LUCY WRAY: THINK GLOBAL SCHOOL SENSITISATION, 4TH SEPTEMBER 2017
As Toybank is a voluntary driven organisation one of the important ways in which they recruit volunteers is through schools. Today. the 4th September 2017 (the first day of my internship) I attended an introductory session led by Toybank’s Volunteer Organiser Jatin, in which he educated a group of students from THINK Global School about the ethos and principles that underpin Toybank’s invaluable work.
THINK Global School is an international travelling high school where students from all over the world live in four different countries throughout the year allowing them to immerse themselves in new cultures. Throughout their time studying in India, Toybank provides these students with an opportunity to truly experience India and its culture by meeting locals and engaging with children less privileged than themselves. This is an experience that I have no doubt will play an insurmountable impact in shaping them as individuals, as I have no doubt my experiences at Toybank will shape me.
Today’s session with Toybank included students aged 16-18 from Australia and New Zealand to the USA, Poland and Guatemala - just to name a few! From the outset the session was interactive, with Jatin asking the students to interpret what Frederick Douglass’ powerful quote “It is easier to build strong children than to repair broken men,” meant to them. One student made an incredibly insightful comment, she used the analogy of a broken glass and argued that it is easier to prevent it from becoming broken in the first place than it is to fix it after. This to me summarises Toybank's work, if we educate under-privileged children through the medium of play we are helping to provide an opportunity for them achieve their potential.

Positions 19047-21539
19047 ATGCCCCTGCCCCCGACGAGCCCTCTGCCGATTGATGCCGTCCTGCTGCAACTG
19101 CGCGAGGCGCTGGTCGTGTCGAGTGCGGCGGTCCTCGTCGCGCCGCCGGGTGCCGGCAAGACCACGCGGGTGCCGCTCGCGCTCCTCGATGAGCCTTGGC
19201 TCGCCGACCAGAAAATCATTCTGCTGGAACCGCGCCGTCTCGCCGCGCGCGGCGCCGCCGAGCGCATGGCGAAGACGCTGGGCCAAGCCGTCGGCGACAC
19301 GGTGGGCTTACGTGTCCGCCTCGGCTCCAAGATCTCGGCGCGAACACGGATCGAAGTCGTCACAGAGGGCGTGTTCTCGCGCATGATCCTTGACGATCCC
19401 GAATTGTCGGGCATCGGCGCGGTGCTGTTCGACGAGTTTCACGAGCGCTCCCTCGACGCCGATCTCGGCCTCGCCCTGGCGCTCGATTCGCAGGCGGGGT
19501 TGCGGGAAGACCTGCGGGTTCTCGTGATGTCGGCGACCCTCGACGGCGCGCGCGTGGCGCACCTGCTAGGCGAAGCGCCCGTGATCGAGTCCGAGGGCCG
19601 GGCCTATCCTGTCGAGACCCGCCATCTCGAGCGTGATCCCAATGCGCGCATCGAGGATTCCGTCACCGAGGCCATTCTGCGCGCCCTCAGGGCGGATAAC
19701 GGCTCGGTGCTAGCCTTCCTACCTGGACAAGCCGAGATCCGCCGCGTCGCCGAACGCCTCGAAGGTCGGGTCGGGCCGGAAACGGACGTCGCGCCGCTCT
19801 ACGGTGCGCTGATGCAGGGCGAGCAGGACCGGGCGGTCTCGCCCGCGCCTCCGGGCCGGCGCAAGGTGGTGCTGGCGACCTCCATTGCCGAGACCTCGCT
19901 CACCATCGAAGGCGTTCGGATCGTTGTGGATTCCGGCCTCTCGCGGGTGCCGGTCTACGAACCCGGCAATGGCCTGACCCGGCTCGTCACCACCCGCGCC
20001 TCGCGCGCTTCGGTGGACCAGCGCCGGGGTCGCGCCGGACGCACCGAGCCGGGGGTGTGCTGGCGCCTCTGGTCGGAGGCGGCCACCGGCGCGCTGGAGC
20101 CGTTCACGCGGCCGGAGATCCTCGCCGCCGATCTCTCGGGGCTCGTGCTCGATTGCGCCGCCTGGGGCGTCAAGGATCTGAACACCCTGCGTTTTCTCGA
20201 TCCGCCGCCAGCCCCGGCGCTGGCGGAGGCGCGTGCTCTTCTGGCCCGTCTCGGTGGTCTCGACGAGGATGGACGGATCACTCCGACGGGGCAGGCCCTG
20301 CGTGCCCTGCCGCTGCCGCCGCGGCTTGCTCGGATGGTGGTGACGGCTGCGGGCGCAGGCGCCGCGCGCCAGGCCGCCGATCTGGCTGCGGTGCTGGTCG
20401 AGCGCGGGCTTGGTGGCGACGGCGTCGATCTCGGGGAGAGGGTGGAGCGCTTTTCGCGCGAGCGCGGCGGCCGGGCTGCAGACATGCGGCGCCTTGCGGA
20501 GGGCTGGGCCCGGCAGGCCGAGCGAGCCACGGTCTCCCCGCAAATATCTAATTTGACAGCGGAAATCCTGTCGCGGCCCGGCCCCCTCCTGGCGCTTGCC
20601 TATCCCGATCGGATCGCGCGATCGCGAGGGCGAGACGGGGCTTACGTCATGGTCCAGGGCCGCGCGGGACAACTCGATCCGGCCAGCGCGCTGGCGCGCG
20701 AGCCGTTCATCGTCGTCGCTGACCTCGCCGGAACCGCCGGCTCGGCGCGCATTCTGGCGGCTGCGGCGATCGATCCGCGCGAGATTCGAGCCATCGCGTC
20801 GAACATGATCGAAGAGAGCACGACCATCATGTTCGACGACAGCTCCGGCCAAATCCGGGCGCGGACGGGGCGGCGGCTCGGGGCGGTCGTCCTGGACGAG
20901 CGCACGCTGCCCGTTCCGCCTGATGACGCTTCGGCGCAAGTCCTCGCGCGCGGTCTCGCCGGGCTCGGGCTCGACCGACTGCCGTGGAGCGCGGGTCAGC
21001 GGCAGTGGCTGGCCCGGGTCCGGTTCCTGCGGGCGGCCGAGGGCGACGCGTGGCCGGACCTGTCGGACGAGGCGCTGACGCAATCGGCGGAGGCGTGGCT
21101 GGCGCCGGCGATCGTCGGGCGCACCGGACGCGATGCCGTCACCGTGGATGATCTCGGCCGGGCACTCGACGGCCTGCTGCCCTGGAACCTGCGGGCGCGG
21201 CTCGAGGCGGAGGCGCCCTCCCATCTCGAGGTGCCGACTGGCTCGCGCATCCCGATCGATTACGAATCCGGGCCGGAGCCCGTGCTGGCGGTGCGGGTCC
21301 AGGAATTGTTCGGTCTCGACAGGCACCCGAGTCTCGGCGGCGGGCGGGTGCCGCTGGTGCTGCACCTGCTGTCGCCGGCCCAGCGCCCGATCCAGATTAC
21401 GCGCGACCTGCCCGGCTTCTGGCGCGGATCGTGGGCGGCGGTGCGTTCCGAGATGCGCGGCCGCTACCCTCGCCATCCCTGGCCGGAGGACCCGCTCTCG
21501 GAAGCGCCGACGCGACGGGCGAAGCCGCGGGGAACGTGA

Jatin emphasised to the students the role of play in impacting our lives and how it is integral in developing our physical, social and cognitive skills. It was at this point the students were asked to raise their hand if they believed play to be important – every single student raised their hand. One student Chloe asked an incredibly thought-provoking question, 'Why did you [Jatin] look so surprised when all of the students raised their hand?' It was Jatin’s response that made me think. He said that when he asks the same question to an Indian audience play was often not valued as highly. This points to the importance of Toybank’s Power of Play sessions, which teach individuals that play is a necessity for everybody, regardless of their background. This exchange made me appreciate and acknowledge how important Toybank are in challenging society’s perceptions of play.
After learning about Toybank’s aims and principles many students were excited at the prospect of using their own special skills to participate in future play sessions. Pablo from Barcelona was keen on organising outdoor activities such as basketball and football, whereas a number of female students expressed interest at playing with pre-primary children. One student from Poland was also interested in using his passion for website and app development whilst volunteering at Toybank.
It is clear from today’s session that Toybank places incredible importance in making sure that when students are involved in play sessions they are involved in activities that genuinely interest them. I think this is incredibly important for a volunteer driven organisation. After today’s session I cannot wait to visit and participate in a play session to see the incredible work Toybank do in action!
- Lucy Wray, UK Toybank Intern